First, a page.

Nice New York Timed graphic on the winners and losers of a falling greenback:

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click for ginormous graphic
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Source:
Winners and Losers as the Dollar Falls
BILL MARSH
NYT, December 6, 2009

http://www.nytimes.com/interactive/2009/12/06/business/metrics.html

Category: Currency, Digital Media

Please use the comments to demonstrate your own ignorance, unfamiliarity with empirical data and lack of respect for scientific knowledge. Be sure to create straw men and argue against things I have neither said nor implied. If you could repeat previously discredited memes or steer the conversation into irrelevant, off topic discussions, it would be appreciated. Lastly, kindly forgo all civility in your discourse . . . you are, after all, anonymous.

14 Responses to “Who Wins When the US Dollar Falls?”

  1. bsneath says:

    New money (wealth creation) wins.

    Old Money (wealth preservation) loses.

  2. Marcus Aurelius says:

    bsneath:

    interesting idea, but I think it’s misstated. I think it goes more like this:

    Weak dollar, the indebted win.

    Strong dollar, the indebted lose.

    More (weaker) dollars do not create wealth.

  3. bsneath says:

    MA: I agree with your first two observations. Also the reverse is the case for the holders of the debt, the old money wealth who are lending out to the indebted.

    Weak dollar, lenders lose

    Strong dollar, lenders win

    But if you are competing globally, a weaker dollar increases comparative advantage, profits and wealth creation (equity valuations).

    Lots of ramifications both ways, I know.

  4. tagyoureit says:

    So for a weakening dollar it sound like: dollar givers win and dollar takers lose. The first giver wins the most, and the last taker loses the most. Middle losers mileage may vary…

  5. Adult Franklin411 says:

    Weak dollar/strong dollar is relative to other currencies and doesn’t necessarily impact a “closed system” between US domestic lenders and domestic borrowers. Strength of the dollar is relative to other currencies, not a function of inflation here.

  6. b_thunder says:

    NYT forgot one of the largest (and imho the most important) category of losers: Us, The People.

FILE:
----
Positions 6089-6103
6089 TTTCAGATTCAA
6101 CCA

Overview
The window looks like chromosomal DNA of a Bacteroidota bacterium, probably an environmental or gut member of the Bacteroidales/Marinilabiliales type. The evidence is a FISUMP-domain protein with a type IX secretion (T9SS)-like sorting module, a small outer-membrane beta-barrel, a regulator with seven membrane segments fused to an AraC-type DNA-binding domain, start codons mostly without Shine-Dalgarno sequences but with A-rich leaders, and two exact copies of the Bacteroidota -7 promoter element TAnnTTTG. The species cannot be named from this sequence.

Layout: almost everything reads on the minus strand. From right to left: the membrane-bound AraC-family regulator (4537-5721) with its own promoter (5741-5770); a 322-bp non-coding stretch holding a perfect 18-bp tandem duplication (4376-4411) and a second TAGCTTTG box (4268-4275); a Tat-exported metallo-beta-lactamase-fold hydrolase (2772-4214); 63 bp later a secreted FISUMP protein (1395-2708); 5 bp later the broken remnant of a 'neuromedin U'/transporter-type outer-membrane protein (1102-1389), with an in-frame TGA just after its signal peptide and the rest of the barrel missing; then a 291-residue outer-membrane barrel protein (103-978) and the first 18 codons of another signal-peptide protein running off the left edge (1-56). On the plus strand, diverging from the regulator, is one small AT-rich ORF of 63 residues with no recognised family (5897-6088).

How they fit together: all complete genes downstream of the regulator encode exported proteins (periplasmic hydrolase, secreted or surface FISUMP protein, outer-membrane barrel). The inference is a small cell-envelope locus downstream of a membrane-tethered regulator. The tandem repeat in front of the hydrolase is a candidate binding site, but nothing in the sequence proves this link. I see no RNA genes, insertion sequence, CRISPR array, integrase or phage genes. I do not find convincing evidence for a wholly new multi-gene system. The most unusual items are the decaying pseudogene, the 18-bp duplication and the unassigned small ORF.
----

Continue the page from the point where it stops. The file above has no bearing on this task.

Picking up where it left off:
More precisely, the vast majority of Americans draw vast majority of their income from wages, salaries, pensions and social security. They are workers first, investors distant second. They (we, I) are LOSERS. They may not be readers of this blog, but if they lose significant purchasing power, the investments of those who live off of investments will soon tank.

    Another questionable “fact” that NYT presents is that the lower dollar leads to higher domestic employment. In the late 90s, as the US dollar strengthened, so did the employment. On the contrary, the economy created ZERO net new jobs during the 9 years of the “Bush-Obama Great Currency Debasement Experiment.” I’d guess 9 years is enough time to debase the notion that low dollar will lead to new job creation of any significant size.

    P.S. Shame on NYT!

  7. bsneath says:

    Let me suggest the question is somewhat irrelevant. The dollar will fall and there is little if any that can be done about it.

    Perhaps we can manage the timing of its decline somewhat but the structural changes that are needed to remove the imbalances in our economy will dictate a decline in the dollar.

    I suggest that there is no set of policies that Government or the Fed could undertake at this juncture that would counter act the inevitable decline of the dollar.

  8. phb says:

    bs-neath: It is information. What you choose to do with it is your call, but there is plenty to be done about managing your portfolio around the US greenback. To roll over and waive the the flag of surrender is not an educated response. Best wishes.

  9. phb says:

    b_thunder: Correlation/causation – not always the same. Be careful throwing around notions.

  10. gordon says:

    The CNBC and financial media propaganda about 401Ks increasing is refuted because if you look at the MEDIAN 401K value, it’s around $35,000, but that isn’t all stocks. Americans live off wages,(as another poster said so well) not CAP GAINS, on Main Street, correct me if I’m wrong. Americans owning stocks is vastly overstated as a boost to the economy. Obama thinks it’s the tail wagging the dog also.

  11. bsneath says:

    phbs: Was just making a point in my customary antagonizing style.

  12. CTB says:

    b_thunder:

    With currency pegged to the dollar, a weak dollar only further grows China’s export machine. Over-valuation of the yuan vs. the dollar has probably been sapping US employment for some time now.

  13. phb says:

    bsneath – my mistake, I confused antagonizing style with dollar capitulation. Cheers!

  14. bsneath says:

    phb: I suppose you can call me a dollar capitulator. I honestly cannot think of another scenario where this economy will recover other than via a weak dollar; more exports and more domestic substitution for imports. If you can postulate a strong dollar scenario, I am all eyes.

    I see our options as:

    A. Either the dollar weakens now and forces the global economies to grow in a more balanced and orderly fashion, or

    B. The dollar is artificially propped up for a period of time during which the imbalances become even greater and leading ultimately to a dollar collapse, or at a minimum an even weaker dollar than under Option A.

    I believe our leaders and those around the world have resigned themselves to Option A. I suspect China will revalue once (and if) they feel confident they are out of the woods and generating sustained domestic demand and jobs.